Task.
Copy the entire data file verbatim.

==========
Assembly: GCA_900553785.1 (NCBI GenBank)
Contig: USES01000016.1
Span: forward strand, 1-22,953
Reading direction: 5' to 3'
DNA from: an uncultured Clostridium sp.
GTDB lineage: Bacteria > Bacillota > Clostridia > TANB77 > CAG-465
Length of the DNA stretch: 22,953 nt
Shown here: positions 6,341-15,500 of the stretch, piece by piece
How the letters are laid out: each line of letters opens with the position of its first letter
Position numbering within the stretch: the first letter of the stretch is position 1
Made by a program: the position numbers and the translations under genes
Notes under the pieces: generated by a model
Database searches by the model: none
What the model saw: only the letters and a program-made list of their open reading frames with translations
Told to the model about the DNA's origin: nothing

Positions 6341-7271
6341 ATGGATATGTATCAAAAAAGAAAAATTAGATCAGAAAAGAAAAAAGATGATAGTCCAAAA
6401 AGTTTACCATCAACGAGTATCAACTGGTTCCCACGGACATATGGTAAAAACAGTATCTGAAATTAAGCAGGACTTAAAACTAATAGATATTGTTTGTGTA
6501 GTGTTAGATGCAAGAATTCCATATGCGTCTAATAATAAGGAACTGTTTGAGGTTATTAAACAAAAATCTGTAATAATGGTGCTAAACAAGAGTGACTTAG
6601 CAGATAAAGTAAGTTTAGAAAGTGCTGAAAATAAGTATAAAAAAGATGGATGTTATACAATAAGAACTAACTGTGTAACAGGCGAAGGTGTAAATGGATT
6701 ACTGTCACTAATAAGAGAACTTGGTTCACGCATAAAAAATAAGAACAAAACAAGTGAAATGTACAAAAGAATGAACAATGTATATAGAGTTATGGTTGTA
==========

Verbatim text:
Assembly: GCA_900553785.1 (NCBI GenBank)
Contig: USES01000016.1
Span: forward strand, 1-22,953
Reading direction: 5' to 3'
DNA from: an uncultured Clostridium sp.
GTDB lineage: Bacteria > Bacillota > Clostridia > TANB77 > CAG-465
Length of the DNA stretch: 22,953 nt
Shown here: positions 6,341-15,500 of the stretch, piece by piece
How the letters are laid out: each line of letters opens with the position of its first letter
Position numbering within the stretch: the first letter of the stretch is position 1
Made by a program: the position numbers and the translations under genes
Notes under the pieces: generated by a model
Database searches by the model: none
What the model saw: only the letters and a program-made list of their open reading frames with translations
Told to the model about the DNA's origin: nothing

Positions 6341-7271
6341 ATGGATATGTATCAAAAAAGAAAAATTAGATCAGAAAAGAAAAAAGATGATAGTCCAAAA
6401 AGTTTACCATCAACGAGTATCAACTGGTTCCCACGGACATATGGTAAAAACAGTATCTGAAATTAAGCAGGACTTAAAACTAATAGATATTGTTTGTGTA
6501 GTGTTAGATGCAAGAATTCCATATGCGTCTAATAATAAGGAACTGTTTGAGGTTATTAAACAAAAATCTGTAATAATGGTGCTAAACAAGAGTGACTTAG
6601 CAGATAAAGTAAGTTTAGAAAGTGCTGAAAATAAGTATAAAAAAGATGGATGTTATACAATAAGAACTAACTGTGTAACAGGCGAAGGTGTAAATGGATT
6701 ACTGTCACTAATAAGAGAACTTGGTTCACGCATAAAAAATAAGAACAAAACAAGTGAAATGTACAAAAGAATGAACAATGTATATAGAGTTATGGTTGTA